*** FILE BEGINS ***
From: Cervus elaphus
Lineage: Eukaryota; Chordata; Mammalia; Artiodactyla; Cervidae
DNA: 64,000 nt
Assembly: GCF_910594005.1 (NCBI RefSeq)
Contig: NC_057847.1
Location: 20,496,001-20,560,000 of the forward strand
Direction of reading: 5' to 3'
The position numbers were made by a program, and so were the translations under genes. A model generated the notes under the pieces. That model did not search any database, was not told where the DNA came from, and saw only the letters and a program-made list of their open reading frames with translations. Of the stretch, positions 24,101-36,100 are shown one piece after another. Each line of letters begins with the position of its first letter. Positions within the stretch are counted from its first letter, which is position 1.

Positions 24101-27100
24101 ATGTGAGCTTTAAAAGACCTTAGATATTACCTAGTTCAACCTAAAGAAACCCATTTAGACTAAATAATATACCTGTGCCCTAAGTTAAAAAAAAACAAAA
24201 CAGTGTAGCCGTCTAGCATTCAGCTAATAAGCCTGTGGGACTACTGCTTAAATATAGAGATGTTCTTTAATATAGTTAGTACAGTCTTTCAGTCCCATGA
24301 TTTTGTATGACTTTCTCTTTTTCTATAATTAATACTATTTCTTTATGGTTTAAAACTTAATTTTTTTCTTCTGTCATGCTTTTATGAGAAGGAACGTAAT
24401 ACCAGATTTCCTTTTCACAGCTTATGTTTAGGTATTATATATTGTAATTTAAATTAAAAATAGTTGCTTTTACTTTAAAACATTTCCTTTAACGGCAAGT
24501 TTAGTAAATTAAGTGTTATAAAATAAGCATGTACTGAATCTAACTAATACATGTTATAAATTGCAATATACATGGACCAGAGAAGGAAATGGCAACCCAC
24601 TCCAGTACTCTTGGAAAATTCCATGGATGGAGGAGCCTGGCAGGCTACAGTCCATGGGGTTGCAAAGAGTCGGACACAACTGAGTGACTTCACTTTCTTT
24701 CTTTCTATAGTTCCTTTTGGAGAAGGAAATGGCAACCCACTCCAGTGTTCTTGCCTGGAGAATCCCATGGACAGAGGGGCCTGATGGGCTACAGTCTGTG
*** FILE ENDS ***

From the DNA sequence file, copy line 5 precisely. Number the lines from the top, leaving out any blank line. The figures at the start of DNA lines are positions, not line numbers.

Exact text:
Contig: NC_057847.1